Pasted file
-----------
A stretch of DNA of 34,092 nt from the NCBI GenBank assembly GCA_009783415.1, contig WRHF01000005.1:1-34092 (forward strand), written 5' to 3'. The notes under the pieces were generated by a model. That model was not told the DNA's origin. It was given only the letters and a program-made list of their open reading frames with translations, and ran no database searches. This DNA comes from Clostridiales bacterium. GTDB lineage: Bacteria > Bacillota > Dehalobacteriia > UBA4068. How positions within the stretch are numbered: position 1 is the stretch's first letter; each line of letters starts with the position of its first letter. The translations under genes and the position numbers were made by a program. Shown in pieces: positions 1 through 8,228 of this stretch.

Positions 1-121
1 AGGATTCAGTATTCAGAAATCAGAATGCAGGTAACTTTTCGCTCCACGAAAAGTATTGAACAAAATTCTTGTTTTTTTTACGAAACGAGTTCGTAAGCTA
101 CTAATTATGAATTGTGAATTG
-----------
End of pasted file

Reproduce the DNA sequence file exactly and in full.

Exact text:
A stretch of DNA of 34,092 nt from the NCBI GenBank assembly GCA_009783415.1, contig WRHF01000005.1:1-34092 (forward strand), written 5' to 3'. The notes under the pieces were generated by a model. That model was not told the DNA's origin. It was given only the letters and a program-made list of their open reading frames with translations, and ran no database searches. This DNA comes from Clostridiales bacterium. GTDB lineage: Bacteria > Bacillota > Dehalobacteriia > UBA4068. How positions within the stretch are numbered: position 1 is the stretch's first letter; each line of letters starts with the position of its first letter. The translations under genes and the position numbers were made by a program. Shown in pieces: positions 1 through 8,228 of this stretch.

Positions 1-121
1 AGGATTCAGTATTCAGAAATCAGAATGCAGGTAACTTTTCGCTCCACGAAAAGTATTGAACAAAATTCTTGTTTTTTTTACGAAACGAGTTCGTAAGCTA
101 CTAATTATGAATTGTGAATTG